Monday, September 30, 2013

Funeral for the Five-Paragraph Essay

Friends, Romans, 8th graders, lend me your eyes…and common sense. From a young age, adults instruct us not to hate. Yet, some things affect us so deeply that we are challenged to find the words to adequately define it. The word hate rises from the steam of our boiling blood and is exhaled in one hot breath and explodes.

The term five-paragraph essay boils my blood.

Taught at the younger levels to help children see the parts of a composition as one sees a hamburger, it does little to draw adolescents any closer to the real-world writing they need in their lives.  The five paragraph concept was developed by a teacher over fifty years ago and has lingered over many decades for two reasons: it is easy to teach a part-part-whole structure, and it is easy to grade.

I’ll agree that breaking things down into parts is an effective teaching method. The method carried me through a coaching career that started in middle school, moved to high school, and then through college. I succeeded teaching young men to play a specific position by breaking everything down into parts every day long before the larger plan was executed.

However, the time comes for people to move on from the parts. Entering the 8th grade, students should be challenged to no longer lean on the five-paragraph essay because it will do more harm than good to their writing. Too often, students come in being trained to ask how many words or how many paragraphs they need to write. Focusing on the number of words or paragraphs one needs to write does little to make someone think about and develop their writing.

Five paragraph essays can both constrain writing and dilute writing. What if I can express my point, powerfully, in two hundred and fifty words? Writing an additional two hundred and fifty does not guarantee any deeper thinking--more words does not equal more meaning. Conversely, what if my chosen topic is focused and vast? What if five paragraphs just isn’t enough to allow me to find meaning, make connections, and show the reader why something matters? Sometimes, the restrictions we build as teachers can prune a student’s potential too closely to the bud.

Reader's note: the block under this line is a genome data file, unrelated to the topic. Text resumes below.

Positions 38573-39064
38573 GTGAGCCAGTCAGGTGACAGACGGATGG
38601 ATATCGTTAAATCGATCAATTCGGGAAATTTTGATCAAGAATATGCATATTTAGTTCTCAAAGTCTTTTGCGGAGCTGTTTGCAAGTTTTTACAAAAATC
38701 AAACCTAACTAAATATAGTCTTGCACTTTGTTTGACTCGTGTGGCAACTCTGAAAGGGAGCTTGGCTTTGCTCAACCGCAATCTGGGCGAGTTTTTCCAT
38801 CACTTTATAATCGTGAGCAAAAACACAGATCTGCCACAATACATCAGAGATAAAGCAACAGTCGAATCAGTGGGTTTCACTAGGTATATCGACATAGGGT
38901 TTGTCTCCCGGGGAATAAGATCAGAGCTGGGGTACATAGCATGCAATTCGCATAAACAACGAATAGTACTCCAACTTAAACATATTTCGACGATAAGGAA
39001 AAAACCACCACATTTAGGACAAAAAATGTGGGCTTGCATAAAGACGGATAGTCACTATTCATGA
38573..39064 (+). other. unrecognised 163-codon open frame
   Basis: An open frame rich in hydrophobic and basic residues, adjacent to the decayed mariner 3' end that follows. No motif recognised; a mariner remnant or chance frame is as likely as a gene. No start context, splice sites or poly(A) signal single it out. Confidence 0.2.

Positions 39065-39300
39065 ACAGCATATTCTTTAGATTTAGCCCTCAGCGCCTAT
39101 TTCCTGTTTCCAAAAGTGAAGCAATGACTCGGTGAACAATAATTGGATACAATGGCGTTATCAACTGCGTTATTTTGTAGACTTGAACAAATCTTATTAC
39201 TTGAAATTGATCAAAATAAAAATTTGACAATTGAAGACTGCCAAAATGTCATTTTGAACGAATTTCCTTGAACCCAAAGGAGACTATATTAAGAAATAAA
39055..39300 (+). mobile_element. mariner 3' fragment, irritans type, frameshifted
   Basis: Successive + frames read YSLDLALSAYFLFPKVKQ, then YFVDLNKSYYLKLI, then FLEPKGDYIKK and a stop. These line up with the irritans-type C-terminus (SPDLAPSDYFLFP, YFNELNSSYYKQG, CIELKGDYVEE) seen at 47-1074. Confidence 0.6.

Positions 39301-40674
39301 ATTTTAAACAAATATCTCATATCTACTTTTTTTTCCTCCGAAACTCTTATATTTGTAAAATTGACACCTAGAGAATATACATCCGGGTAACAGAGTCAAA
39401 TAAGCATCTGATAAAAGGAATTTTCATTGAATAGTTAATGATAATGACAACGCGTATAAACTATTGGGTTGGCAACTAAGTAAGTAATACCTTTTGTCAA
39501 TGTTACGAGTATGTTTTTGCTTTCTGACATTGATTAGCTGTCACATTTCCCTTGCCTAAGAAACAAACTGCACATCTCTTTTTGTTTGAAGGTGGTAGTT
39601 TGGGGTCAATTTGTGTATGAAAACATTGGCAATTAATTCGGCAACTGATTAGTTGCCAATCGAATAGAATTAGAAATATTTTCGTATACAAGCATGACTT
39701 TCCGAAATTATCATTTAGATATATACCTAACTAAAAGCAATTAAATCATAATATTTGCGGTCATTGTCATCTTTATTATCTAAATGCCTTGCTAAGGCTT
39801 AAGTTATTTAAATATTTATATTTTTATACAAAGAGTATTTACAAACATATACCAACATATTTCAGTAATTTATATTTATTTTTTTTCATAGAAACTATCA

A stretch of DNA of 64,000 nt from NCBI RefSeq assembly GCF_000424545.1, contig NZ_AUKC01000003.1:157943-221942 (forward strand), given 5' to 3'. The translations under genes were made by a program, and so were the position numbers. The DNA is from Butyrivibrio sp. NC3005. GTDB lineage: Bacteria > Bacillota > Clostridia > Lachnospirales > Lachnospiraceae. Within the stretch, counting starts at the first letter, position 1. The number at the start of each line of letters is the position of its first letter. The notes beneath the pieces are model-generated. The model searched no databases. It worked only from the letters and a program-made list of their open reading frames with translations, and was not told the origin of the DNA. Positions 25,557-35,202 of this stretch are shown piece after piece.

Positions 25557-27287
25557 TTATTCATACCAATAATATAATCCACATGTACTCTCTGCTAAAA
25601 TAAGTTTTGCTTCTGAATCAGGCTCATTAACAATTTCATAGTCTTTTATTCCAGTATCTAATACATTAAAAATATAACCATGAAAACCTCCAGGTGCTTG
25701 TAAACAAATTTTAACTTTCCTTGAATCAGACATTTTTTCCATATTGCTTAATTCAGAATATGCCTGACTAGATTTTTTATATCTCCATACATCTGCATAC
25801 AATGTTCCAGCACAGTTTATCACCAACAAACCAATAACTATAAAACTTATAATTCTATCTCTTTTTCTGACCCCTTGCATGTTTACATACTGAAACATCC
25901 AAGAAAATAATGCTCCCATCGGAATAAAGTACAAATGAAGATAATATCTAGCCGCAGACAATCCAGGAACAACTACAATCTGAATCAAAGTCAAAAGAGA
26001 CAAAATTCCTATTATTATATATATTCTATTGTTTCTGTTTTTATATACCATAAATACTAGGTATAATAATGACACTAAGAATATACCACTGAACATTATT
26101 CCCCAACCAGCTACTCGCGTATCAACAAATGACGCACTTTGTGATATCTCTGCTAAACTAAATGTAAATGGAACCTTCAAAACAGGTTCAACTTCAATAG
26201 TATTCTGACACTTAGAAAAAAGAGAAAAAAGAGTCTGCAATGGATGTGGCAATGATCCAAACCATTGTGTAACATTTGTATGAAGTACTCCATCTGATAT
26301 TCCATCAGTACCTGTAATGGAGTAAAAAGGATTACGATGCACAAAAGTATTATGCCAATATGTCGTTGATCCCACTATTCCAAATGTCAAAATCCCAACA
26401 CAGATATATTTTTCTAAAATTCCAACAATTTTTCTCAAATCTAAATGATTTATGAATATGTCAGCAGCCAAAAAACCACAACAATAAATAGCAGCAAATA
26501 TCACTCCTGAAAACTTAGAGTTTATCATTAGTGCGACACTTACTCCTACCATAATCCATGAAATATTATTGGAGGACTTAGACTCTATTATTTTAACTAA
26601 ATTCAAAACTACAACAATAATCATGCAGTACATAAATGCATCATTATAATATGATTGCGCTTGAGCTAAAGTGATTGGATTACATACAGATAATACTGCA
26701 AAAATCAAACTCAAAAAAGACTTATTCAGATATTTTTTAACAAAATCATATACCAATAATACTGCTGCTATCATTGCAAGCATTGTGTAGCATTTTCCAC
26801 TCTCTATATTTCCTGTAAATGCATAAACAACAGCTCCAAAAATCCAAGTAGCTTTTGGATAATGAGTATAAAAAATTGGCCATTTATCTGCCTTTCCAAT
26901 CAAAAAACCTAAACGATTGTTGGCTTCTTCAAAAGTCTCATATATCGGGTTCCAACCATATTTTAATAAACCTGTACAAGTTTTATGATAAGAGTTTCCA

Young writers need the skills for deeper revision. Focusing on the numbers (words or paragraphs) drives writers to worry about milestones, not message.  Good writing is not incumbent on hitting five hundred-words or any other marker. Yet, some adolescents remain distracted by these markers.

I would rather read two hundred words that says something.

I would rather read eight thousand words that says something.

So, I apologize to you if you came here expecting me to praise Caesar, not bury him. You will not find any trace of the five-paragraph essay out there in the real world or in my classroom, for the five paragraph essay is dead.

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